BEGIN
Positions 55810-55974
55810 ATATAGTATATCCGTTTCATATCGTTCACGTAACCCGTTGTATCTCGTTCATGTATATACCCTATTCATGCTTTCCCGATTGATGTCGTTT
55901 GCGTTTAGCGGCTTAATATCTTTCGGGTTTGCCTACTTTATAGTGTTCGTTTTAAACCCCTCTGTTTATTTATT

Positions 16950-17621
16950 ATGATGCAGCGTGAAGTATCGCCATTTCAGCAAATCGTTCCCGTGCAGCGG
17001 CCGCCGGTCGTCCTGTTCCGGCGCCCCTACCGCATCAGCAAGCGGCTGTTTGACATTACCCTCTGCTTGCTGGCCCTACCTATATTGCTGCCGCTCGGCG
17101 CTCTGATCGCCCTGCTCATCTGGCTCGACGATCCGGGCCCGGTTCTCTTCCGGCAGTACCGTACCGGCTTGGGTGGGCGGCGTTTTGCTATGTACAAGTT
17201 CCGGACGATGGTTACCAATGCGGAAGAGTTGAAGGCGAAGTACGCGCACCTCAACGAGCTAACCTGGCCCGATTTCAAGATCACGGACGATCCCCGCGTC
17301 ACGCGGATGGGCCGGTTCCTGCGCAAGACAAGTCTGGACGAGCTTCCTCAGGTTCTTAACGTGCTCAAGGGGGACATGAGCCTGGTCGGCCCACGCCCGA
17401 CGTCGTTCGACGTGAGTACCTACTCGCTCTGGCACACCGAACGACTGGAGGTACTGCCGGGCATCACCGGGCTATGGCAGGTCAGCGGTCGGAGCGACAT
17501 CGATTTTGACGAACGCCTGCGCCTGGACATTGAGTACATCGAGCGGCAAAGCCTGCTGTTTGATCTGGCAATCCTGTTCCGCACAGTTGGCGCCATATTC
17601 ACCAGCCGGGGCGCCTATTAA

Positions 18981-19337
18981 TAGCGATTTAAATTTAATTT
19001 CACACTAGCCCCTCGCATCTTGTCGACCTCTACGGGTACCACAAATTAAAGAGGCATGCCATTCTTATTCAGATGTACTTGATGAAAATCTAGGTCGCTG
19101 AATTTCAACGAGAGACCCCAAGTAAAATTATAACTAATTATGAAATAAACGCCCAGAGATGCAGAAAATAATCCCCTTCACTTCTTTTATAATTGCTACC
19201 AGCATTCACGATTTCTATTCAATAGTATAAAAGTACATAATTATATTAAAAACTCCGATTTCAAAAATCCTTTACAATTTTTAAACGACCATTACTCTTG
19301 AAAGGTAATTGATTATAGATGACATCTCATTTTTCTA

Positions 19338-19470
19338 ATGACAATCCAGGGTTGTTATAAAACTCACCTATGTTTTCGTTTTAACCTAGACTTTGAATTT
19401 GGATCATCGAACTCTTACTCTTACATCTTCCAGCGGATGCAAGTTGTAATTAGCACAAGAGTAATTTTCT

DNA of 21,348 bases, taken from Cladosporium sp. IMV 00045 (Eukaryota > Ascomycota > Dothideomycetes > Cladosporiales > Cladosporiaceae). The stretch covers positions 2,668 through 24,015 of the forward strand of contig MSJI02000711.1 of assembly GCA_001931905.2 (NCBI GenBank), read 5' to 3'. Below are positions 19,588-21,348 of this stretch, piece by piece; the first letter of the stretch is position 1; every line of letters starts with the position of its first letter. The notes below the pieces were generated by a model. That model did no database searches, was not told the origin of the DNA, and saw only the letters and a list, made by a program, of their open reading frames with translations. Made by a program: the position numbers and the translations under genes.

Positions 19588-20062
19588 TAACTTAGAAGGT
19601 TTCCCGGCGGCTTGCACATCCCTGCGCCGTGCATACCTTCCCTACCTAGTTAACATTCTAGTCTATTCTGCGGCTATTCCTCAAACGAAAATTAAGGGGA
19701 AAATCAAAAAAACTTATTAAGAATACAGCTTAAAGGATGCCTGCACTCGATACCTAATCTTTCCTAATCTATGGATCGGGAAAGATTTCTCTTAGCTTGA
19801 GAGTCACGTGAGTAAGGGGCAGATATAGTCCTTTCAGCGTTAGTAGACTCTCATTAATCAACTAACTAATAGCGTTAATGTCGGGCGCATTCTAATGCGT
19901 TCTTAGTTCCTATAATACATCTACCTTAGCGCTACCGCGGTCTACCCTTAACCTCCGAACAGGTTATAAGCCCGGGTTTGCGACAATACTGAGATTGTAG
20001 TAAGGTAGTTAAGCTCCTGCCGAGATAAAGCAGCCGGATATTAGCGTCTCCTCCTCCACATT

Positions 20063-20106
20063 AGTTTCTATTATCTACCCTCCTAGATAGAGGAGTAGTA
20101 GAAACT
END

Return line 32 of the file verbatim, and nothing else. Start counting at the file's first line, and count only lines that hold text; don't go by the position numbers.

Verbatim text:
20101 GAAACT